With the New Jersey Sun finally backed all the way into her berth, the crew tossed the mooring lines ashore, winched them in, and made her fast. Next they rigged the gangway. On the bridge, Captain Taylor ordered the engine rung off and the helm secured. He thanked Captain Pizzatolla for his services, signed his paperwork, and bade him farewell. The chief mate then escorted him down to the main deck and the gangway. The pilot stepped off the ship and into a waiting automobile. The driver would deliver him to his next assignment, most likely an outbound cargo ship. A routine day at the office.
For her part, the New Jersey Sun remained in the Todd Shipyard in Galveston for six weeks. When the time came for her to leave, another pilot was driven to the pier to meet her. He then performed the same duties as Captain Pizzatolla had, except in reverse. When the ship was safely outside the port, he climbed down the rope ladder with the wooden rungs to a waiting launch, and was whisked away to his next assignment, most likely an inbound merchant ship. And so the cycle continued.
This cycle of piloting merchant ships in and out of port goes on continuously in every harbor. Each port has its association of pilots, licensed Merchant Marine officers who are specialists in the waterways on which they serve. Possessed of an intimate knowledge of the port and everything in it, pilots know everything there is to know about the local tides, currents, weather patterns, navigable channels, shoal areas, anchorages, bottom topography, bridges, tunnels, and all aids to navigation including buoys, lights, and daybeacons. They know every pier and wharf and how best to approach and depart from them in all conceivable conditions. Pilots are expert shiphandlers. They simultaneously give instructions for engine and helm settings and tugboat positioning and maneuvering, often orchestrating solutions to the most complex situations so that it all looks like an art form. Their level of proficiency and the value of their services cannot be overstated. Outside of the seafaring profession, though, pilots rarely receive any recognition for their work.2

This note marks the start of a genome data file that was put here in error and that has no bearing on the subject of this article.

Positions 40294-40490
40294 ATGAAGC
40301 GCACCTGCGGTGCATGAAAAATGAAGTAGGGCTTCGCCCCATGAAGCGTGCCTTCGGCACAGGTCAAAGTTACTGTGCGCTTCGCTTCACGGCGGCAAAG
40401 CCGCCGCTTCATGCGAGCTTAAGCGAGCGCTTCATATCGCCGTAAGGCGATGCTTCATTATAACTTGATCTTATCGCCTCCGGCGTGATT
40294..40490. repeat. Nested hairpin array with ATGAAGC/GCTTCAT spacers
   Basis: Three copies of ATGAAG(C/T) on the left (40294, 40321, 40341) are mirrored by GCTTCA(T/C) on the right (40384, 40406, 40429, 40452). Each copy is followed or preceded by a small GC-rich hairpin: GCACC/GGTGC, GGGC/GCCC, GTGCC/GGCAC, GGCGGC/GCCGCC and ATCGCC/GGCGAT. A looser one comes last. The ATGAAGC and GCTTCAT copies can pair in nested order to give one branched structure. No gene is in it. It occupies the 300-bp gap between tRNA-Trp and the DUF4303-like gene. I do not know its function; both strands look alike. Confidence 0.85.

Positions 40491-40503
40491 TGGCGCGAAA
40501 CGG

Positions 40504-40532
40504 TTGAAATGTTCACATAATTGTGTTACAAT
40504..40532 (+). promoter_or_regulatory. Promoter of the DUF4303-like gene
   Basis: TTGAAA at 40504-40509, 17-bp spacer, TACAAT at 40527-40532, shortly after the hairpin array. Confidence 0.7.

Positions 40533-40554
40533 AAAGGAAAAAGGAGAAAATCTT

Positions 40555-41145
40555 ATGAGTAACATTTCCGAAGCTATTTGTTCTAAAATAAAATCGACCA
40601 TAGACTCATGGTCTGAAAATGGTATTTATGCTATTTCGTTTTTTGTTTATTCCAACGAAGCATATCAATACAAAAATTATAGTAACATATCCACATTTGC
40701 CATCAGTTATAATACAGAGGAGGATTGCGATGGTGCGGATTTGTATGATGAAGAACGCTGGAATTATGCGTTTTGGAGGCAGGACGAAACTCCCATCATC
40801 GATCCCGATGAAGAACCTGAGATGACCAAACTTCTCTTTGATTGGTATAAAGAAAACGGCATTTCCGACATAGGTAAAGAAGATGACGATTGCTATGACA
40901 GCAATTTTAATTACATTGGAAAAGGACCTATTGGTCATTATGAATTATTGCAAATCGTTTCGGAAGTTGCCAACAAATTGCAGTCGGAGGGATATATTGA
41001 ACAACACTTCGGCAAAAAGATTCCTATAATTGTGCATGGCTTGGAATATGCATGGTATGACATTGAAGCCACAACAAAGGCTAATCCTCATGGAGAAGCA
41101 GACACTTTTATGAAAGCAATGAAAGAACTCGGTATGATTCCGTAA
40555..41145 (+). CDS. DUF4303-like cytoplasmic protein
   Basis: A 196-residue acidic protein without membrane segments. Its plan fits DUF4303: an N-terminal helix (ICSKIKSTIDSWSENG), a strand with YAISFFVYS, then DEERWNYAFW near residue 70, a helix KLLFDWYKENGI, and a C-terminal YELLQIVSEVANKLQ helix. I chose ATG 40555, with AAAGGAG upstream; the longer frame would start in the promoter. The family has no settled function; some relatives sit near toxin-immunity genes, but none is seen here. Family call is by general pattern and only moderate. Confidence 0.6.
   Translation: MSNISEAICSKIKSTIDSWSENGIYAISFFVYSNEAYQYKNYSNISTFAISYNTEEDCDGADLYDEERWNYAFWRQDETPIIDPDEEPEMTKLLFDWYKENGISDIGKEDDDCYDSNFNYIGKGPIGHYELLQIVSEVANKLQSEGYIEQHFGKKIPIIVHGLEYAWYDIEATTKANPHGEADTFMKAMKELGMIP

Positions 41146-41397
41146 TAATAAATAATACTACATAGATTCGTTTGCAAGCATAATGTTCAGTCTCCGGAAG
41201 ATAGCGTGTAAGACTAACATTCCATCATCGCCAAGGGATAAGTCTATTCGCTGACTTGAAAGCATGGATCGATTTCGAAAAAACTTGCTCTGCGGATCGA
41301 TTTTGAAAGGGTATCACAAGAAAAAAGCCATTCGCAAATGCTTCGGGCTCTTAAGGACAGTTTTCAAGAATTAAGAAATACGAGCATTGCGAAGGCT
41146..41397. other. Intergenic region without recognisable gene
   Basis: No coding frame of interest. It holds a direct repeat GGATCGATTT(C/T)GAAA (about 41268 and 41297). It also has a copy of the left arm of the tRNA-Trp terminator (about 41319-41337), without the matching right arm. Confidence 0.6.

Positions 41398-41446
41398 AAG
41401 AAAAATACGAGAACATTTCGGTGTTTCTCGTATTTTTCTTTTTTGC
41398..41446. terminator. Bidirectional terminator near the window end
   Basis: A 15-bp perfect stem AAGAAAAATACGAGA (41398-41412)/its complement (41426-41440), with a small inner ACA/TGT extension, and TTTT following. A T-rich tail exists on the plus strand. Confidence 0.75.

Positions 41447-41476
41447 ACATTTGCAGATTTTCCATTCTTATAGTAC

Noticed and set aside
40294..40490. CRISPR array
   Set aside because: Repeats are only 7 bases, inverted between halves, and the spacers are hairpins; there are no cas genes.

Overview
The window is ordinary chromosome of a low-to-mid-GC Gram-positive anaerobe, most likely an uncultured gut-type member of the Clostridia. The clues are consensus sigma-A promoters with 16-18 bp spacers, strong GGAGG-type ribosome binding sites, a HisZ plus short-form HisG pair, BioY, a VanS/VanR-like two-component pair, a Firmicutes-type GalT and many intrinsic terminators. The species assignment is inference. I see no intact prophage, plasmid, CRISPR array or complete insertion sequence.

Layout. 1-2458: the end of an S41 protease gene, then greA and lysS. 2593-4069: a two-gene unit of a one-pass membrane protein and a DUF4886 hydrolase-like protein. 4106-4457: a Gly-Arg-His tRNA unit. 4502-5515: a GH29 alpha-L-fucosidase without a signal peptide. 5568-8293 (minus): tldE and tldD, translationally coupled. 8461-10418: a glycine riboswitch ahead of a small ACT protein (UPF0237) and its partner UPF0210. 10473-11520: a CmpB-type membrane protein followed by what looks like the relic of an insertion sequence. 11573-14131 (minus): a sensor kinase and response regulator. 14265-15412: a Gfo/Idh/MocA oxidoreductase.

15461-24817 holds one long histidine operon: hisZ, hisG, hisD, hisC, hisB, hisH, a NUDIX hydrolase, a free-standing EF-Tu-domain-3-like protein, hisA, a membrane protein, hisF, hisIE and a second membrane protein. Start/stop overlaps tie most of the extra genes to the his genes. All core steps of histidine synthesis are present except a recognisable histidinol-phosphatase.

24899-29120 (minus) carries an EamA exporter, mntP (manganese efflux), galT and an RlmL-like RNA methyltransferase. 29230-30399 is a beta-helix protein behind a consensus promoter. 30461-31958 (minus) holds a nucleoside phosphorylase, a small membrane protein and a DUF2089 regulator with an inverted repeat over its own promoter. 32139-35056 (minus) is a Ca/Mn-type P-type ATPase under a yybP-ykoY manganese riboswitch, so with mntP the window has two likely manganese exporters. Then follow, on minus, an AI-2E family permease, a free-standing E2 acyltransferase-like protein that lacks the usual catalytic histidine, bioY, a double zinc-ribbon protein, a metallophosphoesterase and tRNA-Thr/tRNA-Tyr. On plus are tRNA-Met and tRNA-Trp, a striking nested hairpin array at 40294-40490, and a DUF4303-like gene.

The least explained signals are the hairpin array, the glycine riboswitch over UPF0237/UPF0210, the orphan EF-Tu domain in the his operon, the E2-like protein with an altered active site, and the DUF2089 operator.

The Coast Guard examinations for pilots’ licenses are famously difficult. Many pilots already hold unlimited Master’s licenses from years of deep sea experience. While an unlimited license is valid over the limitless oceans, a pilot’s license is specific to a certain place. A man with pilotage for Galveston, for example, cannot bring a ship to Houston. There are also pilots who cover wider areas than single seaports. This would include pilots who bring ships through major inland waterways such as Long Island Sound or Chesapeake Bay. The transit times in such areas are many hours long, and typically at the end of the run a docking pilot comes aboard and relieves the original pilot. Sometimes called coastal pilots or bay pilots, they, like the harbor pilots, must also pass rigorous and demanding examinations, as well as complete a comprehensive apprenticeship. For a while I considered pursuing a pilotage endorsement for the port of Norfolk, Virginia. I thought this might be a nice addition to my license once I had reached the level of unlimited Master, and I had sailed in and out of Norfolk so many times on several ships that I came to know the port and the lower Chesapeake quite well. This idea never came to fruition, though.
Norfolk was a short pilotage run, about two hour’s transit time from the Virginia Capes. By comparison, Baltimore was a twelve hour transit from the capes. On my next-to-last day aboard, the New Jersey Sun travelled this long route. She picked up a pilot from the Maryland Pilots’ Association at the Chesapeake Bay entrance at 12:00 noon on the Fourth of July, 1977, a bright sunny day with excellent visibility. Both the Eastern and Western Shores of the bay were clearly visible as the ship headed north. The bay itself was punctuated at intervals by lighthouses that were built on steel skeleton foundations, webs of metal that rose up out of the water. After darkness fell, brightly colored fireworks shot up at many locations along both shores. Through this festivity the pilot brought the ship almost the length of the Chesapeake to the Francis Scott Key Bridge on the outskirts of Baltimore. There a docking pilot came aboard. He and two tugboats conveyed the New Jersey Sun the remaining distance to the Hess pier. She was made fast at midnight. A long day’s work for the Chesapeake Bay pilot. He had taken his lunch and dinner on the bridge and ate as he worked. After the docking pilot relieved him, he slept on a settee just aft of the bridge until he was able to go ashore.